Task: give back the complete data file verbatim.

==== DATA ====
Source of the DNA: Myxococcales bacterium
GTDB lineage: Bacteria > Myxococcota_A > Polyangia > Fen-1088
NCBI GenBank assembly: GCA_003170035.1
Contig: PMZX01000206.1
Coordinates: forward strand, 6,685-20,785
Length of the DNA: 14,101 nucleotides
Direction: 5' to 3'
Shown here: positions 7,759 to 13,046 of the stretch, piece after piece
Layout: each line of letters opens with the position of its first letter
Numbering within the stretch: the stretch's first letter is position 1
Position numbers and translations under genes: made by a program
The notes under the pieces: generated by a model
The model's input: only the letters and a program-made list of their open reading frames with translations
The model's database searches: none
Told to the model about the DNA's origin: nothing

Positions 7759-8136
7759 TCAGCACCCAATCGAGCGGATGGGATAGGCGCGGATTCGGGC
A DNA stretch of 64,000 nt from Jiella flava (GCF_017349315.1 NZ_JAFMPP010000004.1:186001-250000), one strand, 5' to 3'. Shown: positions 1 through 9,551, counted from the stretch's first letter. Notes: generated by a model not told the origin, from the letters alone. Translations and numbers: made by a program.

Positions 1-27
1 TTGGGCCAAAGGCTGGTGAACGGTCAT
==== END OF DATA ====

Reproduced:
Source of the DNA: Myxococcales bacterium
GTDB lineage: Bacteria > Myxococcota_A > Polyangia > Fen-1088
NCBI GenBank assembly: GCA_003170035.1
Contig: PMZX01000206.1
Coordinates: forward strand, 6,685-20,785
Length of the DNA: 14,101 nucleotides
Direction: 5' to 3'
Shown here: positions 7,759 to 13,046 of the stretch, piece after piece
Layout: each line of letters opens with the position of its first letter
Numbering within the stretch: the stretch's first letter is position 1
Position numbers and translations under genes: made by a program
The notes under the pieces: generated by a model
The model's input: only the letters and a program-made list of their open reading frames with translations
The model's database searches: none
Told to the model about the DNA's origin: nothing

Positions 7759-8136
7759 TCAGCACCCAATCGAGCGGATGGGATAGGCGCGGATTCGGGC
A DNA stretch of 64,000 nt from Jiella flava (GCF_017349315.1 NZ_JAFMPP010000004.1:186001-250000), one strand, 5' to 3'. Shown: positions 1 through 9,551, counted from the stretch's first letter. Notes: generated by a model not told the origin, from the letters alone. Translations and numbers: made by a program.

Positions 1-27
1 TTGGGCCAAAGGCTGGTGAACGGTCAT